Boris bikes strike
WORKERS employed to maintain the “Boris bikes” scheme and make sure there are enough bikes and enough empty docking places where they are needed took strike action for 48 hours last week over wages and employment conditions.
The RMT transport union says the workers are “being kicked from pillar to post” and that they are being bullied by staff.
The strike follows a unanimous vote for action by RMT workers on the flagship bicycle rental scheme – which is operated by the services giant Serco and Barclays bank.
Serco refuses to recognise the RMT. The union says it is challenging the imposition of a two per cent pay increase for 2013, changes to shift patterns and what officials say is the “continuous bullying and harassment” of staff as well as the company’s refusal to reach a formal agreement on travelling time or on travel allowances.
Last June Serco changed shift patterns for workers after a barrage of complaints from the public over a shortage of docking spaces to park the bikes at the end of their rental period.
Union negotiators say they have been unable to make significant progress in talks with the employers.
RMT general secretary Bob Crow said: “By voting 100 per cent for strike action RMT members sent out the clearest message to Serco Barclays, the scheme operators, that they are serious about this fight for justice on pay and working conditions on the London cycle scheme.”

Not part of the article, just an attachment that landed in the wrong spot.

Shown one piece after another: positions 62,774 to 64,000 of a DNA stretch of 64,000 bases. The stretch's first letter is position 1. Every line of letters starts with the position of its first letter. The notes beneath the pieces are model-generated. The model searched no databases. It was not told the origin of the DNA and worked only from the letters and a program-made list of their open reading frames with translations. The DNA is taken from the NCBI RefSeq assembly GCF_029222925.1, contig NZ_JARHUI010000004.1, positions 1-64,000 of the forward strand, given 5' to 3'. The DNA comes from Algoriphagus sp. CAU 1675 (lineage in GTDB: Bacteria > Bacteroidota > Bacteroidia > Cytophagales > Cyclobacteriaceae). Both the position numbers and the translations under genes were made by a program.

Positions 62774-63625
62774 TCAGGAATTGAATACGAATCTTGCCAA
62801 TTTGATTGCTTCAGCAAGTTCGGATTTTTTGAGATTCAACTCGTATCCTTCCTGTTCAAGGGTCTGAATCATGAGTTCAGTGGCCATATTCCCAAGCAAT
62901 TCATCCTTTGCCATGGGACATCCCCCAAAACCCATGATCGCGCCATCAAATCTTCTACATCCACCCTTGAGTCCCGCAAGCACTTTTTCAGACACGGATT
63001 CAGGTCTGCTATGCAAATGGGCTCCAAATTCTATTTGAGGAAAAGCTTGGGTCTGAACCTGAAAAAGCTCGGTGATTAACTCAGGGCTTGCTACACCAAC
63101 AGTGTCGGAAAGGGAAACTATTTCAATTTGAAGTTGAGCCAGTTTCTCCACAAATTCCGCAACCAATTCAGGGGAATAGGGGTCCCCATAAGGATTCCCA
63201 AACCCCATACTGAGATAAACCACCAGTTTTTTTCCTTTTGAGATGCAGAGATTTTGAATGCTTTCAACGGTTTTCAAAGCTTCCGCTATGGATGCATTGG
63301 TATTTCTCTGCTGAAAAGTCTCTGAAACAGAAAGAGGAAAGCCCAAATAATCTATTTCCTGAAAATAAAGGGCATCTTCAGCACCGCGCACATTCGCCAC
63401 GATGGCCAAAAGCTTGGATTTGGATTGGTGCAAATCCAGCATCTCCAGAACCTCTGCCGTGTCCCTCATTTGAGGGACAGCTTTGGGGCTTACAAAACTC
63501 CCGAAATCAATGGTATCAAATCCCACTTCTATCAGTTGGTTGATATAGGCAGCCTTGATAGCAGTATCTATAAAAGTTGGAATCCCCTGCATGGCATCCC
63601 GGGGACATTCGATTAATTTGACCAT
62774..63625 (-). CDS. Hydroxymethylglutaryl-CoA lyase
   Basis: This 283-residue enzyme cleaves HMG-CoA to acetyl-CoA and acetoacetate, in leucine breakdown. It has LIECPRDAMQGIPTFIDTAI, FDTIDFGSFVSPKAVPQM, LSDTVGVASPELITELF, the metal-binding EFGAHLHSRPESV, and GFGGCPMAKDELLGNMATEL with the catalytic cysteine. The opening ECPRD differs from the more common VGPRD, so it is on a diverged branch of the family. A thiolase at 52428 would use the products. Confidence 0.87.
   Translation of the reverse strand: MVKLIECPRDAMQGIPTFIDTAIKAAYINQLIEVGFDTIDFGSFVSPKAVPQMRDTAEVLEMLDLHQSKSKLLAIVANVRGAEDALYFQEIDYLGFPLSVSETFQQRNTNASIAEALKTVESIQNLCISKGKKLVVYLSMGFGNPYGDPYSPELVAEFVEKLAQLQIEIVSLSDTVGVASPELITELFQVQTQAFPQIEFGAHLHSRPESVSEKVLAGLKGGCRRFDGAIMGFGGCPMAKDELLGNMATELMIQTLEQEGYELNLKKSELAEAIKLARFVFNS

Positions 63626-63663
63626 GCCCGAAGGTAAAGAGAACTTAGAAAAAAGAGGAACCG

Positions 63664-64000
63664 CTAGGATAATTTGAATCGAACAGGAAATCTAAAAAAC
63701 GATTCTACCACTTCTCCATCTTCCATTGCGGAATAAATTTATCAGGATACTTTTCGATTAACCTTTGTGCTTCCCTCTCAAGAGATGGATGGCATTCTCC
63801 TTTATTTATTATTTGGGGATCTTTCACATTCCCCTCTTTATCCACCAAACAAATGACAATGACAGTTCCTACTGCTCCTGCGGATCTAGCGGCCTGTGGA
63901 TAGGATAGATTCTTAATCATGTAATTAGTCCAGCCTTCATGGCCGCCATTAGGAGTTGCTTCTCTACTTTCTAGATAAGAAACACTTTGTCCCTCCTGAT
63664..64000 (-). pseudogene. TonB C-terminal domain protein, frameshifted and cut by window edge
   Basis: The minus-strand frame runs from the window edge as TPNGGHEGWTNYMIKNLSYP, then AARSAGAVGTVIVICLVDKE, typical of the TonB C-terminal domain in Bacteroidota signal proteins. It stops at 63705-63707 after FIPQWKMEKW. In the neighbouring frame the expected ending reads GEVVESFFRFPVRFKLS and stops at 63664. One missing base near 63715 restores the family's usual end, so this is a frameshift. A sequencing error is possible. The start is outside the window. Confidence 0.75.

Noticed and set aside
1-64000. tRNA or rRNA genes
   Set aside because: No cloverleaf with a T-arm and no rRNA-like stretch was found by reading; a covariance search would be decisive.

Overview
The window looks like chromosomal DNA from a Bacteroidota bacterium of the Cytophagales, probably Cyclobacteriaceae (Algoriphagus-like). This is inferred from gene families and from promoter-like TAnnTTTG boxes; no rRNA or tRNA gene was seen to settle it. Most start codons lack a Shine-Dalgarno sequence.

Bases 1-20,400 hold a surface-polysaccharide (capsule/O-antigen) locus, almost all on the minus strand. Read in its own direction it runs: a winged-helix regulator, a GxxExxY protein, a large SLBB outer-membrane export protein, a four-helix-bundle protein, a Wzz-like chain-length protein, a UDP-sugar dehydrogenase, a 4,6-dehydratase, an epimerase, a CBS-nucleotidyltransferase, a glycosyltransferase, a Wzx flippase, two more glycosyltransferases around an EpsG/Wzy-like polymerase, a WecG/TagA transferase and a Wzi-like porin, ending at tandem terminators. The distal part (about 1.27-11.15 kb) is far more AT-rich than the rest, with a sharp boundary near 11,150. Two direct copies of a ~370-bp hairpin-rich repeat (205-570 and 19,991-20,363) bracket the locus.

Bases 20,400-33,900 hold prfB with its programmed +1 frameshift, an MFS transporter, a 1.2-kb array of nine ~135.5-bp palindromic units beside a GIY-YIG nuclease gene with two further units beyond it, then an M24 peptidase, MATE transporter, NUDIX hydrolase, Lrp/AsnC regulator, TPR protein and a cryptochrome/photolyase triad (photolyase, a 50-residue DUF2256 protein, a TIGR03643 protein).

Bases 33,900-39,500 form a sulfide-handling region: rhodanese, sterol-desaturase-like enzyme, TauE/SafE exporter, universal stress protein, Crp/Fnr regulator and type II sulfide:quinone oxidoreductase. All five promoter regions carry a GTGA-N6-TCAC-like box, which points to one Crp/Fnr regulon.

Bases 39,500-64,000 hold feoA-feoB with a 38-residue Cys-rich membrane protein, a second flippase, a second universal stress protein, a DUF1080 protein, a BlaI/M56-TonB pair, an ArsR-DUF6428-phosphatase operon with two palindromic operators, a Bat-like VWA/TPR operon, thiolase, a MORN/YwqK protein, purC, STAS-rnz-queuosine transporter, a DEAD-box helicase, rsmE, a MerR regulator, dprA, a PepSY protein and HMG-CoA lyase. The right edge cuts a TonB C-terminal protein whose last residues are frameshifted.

London University bans protests
THE UNIVERSITY of London – the largest in Britain – has told its students they face legal action if they take part in protests at any of the university’s sites.
This follows recent student protests calling for equal working conditions for the university’s staff.
One student was arrested last month after chalking a slogan on the pavement in front of the institution's Senate House building in Bloomsbury.
The university, which consists of 19 self-governing colleges, sent a letter to the student union (ULU) warning of future prosecution if students dared protest on university property.
"The University’s management is no longer willing to tolerate demonstrations in Senate House, the cloister entrance and the East and West car-parks," the letter read. "If this policy is not followed then the University will consider protesters to be trespassing on University property and will take all the necessary legal measures to prevent and prosecute such trespass."
Michael Chessum, president of the ULU, said the decision was "outrageous", and that the letter "threatened" students.
"Will the institution really sink so low as to seek the prosecution of any more members of the University community?" he asked in a public response to the university. "If it does, it will be to its eternal disgrace.”
The City of London last week ordered an advertising company to stop using its high-tech street rubbish bins to spy on passers-by. The bins follow Wi-Fi signals and capture smartphone serial numbers. And sell the data to marketing companies.
Renew installed 200 bomb-proof bins with built-in Wi-Fi and digital screens inside London’s Square Mile during and after the 2012 Olympic Games.
The firm initially offered to place advertisements and financial information on its “pods.” But in June, the agency started testing the bins’ wireless potential, subsequently launching a smartphone-tracking campaign.
The company’s “ORB” technology scanned the streets for smartphones, identifying the manufacturer of every device through unique media access control (MAC) addresses. It also detected the owner’s “proximity, speed and duration” of stay.